Interaction design: take a step back

As a designer and teacher, I am really enthusiastic about user interface and I find that my experience as a designer makes it perfectly logical to be a teacher in IT. I can explain to the users why a button is where it is and not at the other end of the screen. I can explain the logic behind the order of steps or why a field only accepts text and not numbers. It helps the users remember when they learn WHY not just HOW.

For the past 2 years I have worked with creating and adjusting the new DBMS for my company. Since the beginning I have had issues with some of the user interface, both UX and UI, and I have managed to get through some changes. However I have been in discussion with the programmers trying to explain that not everything is a learning issue, there are also logical issues and after all, established design principles one shouldn’t break from. I understand that to a developer a button might seem completely logical and doesn’t need change. Sometimes it feels difficult to try to explain that it’s not logical to people without technical background and that we already have a lot to teach them in the new system, many small issues like this can’t be added on top.

I liken it to a painter or a writer: the developers are great at their job and have been submerged into their coding for a long time. A painter goes “blind” and does not see when he should do something differently, he has been working so closely at his art that he can not see it from another perspective. He needs to step back and have a look at his work as a whole – not just look at the details, one by one. It’s always a good practice to get input from someone else, from outside. I recommend having a look at this interview with an experienced IBM interaction designer in regards to important pitfalls one can do in software: (Friis Dam and Soegaard, 2011)

 

I have seen this situation before: user interface design and facilitating for a good experience is viewed as not so important and only as a part of a learning curve. Why, then, are there so many books and studies done on digital learning? Perception? I like this quote: “Those who dismiss psychology as a pseudo-science have not been paying attention.” (Ware, 2012)

Christian Kraft (2012) describes user experience as the feelings that a user gets from using a certain product. I find this to be a very reasonable explanation – if a user gets frustrated from using your product, should you not be interested in changing that? Word of mouth is said to be the very best of advertising and we can probably all agree that a product would have to be sovereign and supreme to all competitors, should you decide to use it despite several friends being angry and frustrated from using it. (Trusov, Bucklin and Pauwels, 2009, pp.90-102) Most of us listen to other people’s opinions, especially if we hold the person in regard.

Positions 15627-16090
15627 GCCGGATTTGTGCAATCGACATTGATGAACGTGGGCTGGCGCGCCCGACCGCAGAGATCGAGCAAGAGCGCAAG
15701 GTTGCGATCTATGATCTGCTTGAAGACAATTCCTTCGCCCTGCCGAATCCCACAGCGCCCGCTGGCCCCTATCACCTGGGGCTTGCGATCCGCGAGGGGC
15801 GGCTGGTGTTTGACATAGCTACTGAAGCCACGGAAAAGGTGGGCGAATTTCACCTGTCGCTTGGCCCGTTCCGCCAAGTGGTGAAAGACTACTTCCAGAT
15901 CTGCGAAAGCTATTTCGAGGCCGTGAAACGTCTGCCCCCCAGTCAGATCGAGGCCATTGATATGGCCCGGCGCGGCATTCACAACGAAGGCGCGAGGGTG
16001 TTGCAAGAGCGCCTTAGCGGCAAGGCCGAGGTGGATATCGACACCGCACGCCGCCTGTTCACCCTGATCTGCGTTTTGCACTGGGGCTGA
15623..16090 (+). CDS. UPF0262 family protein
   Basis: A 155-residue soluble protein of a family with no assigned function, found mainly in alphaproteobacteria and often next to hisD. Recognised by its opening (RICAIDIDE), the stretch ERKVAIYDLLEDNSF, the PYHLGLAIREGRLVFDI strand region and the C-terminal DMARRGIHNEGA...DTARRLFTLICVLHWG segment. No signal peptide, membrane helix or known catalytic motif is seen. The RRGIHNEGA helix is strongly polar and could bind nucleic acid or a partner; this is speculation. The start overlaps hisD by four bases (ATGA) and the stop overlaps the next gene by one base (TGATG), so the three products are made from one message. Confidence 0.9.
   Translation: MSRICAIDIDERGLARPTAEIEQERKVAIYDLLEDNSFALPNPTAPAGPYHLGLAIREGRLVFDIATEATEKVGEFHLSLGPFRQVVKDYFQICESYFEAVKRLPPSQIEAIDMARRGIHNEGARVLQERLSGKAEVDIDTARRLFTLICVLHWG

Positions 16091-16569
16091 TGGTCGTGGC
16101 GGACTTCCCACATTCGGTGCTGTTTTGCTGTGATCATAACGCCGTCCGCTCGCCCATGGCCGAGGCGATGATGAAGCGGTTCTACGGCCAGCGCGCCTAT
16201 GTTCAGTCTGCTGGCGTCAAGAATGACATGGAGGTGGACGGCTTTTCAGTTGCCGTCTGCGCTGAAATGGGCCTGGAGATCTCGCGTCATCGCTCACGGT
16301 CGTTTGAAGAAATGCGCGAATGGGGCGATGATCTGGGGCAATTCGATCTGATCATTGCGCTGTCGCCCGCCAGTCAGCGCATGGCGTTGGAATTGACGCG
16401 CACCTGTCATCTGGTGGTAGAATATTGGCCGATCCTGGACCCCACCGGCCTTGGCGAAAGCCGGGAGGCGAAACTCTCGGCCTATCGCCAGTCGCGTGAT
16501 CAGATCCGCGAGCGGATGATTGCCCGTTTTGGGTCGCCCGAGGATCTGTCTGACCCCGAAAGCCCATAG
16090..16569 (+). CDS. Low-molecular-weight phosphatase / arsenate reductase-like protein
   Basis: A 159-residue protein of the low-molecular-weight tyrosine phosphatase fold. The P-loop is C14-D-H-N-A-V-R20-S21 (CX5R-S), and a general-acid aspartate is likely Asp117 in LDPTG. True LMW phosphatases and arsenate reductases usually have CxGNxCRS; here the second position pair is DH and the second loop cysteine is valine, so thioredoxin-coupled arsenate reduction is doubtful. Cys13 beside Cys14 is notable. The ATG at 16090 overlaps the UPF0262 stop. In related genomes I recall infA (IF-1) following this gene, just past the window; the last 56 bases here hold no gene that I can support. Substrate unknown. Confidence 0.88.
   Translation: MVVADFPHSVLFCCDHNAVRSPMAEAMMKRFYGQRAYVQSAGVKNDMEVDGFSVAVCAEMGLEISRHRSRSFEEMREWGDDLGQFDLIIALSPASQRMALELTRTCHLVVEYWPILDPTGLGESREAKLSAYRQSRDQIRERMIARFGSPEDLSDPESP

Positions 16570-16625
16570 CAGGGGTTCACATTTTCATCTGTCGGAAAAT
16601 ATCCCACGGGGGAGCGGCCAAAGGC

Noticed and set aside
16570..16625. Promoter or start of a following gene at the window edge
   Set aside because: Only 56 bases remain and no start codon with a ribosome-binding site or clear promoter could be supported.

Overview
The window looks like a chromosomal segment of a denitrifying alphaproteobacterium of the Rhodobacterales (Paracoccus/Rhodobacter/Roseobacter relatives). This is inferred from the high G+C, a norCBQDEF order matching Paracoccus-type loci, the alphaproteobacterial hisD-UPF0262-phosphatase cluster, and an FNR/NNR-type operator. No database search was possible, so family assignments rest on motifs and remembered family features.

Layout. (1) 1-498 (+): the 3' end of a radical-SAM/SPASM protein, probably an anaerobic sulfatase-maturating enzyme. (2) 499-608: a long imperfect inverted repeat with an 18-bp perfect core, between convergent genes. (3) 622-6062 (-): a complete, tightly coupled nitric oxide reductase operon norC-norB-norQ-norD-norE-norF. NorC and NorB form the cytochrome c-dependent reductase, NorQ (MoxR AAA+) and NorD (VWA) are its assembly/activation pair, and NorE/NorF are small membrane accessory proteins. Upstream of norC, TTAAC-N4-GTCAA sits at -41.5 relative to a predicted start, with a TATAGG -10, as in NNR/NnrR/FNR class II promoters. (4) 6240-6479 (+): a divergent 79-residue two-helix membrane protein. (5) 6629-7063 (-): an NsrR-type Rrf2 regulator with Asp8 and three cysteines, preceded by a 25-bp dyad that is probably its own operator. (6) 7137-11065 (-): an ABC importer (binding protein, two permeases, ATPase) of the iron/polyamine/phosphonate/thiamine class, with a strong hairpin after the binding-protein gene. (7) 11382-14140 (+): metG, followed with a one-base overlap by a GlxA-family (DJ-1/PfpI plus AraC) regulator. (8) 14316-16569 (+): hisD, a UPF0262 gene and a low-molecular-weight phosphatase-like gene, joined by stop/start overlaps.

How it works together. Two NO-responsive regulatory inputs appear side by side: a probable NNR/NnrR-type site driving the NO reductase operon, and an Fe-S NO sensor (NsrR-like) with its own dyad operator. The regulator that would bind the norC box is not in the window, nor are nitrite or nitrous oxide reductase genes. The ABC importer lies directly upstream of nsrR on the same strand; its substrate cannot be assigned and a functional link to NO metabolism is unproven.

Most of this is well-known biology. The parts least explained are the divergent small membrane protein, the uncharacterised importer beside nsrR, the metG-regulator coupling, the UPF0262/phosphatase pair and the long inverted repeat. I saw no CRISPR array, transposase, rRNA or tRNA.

In particular one main problem is that the end user might be using the software differently than the developer intended. (Kuniavsky, 2003) Thinking differently leads to looking for an option in a different place or starting in another order than the developer would have. This is why preliminary studies on non-experienced users are so important – something we also saw confirmed in the video from week 1. (Friis Dam and Soegaard, 2011) When you are working intently on something, you are within your own bubble and cannot see outside of it. Therefore, in any business, it is important to bring outsiders in to look over your work before calling it finished.

 

Bibliography

Friis Dam, R. (2011) Social computing video 2 – three best practices and three major pitfalls [Video] Available from: https://youtu.be/gnsRuXaZCNA (Accessed: 29.09.2016

Kraft, C. (2012) User experience innovation. [electronic book] : [user centered design that works]. New York, NY : Apress, 2012. [EBSCO].

Kuniavsky, M. (2003) Observing the user experience. [electronic book] : a practitioner’s guide to user research. San Francisco, CA : Morgan Kaufmann Publishers, c2003. [EBSCO].

Trusov, M., Bucklin, R. E. and Pauwels, K. (2009) ‘Effects of word-of-mouth versus traditional marketing: findings from an internet social networking site’, J.Market., 73 (5), pp.90-102.

Ware, C. (2012) Information visualization. [electronic book] : perception for design. 3rd. Edition. Boston:Morgan Kaufmann. EBSCO Available from: http://www.sciencedirect.com.liverpool.idm.oclc.org/science/book/9780123814647 (Accessed: 29.09.2016).

Image source: Michael Sauers, Flickr, CC generic licence, white border added. https://flic.kr/p/5oHs79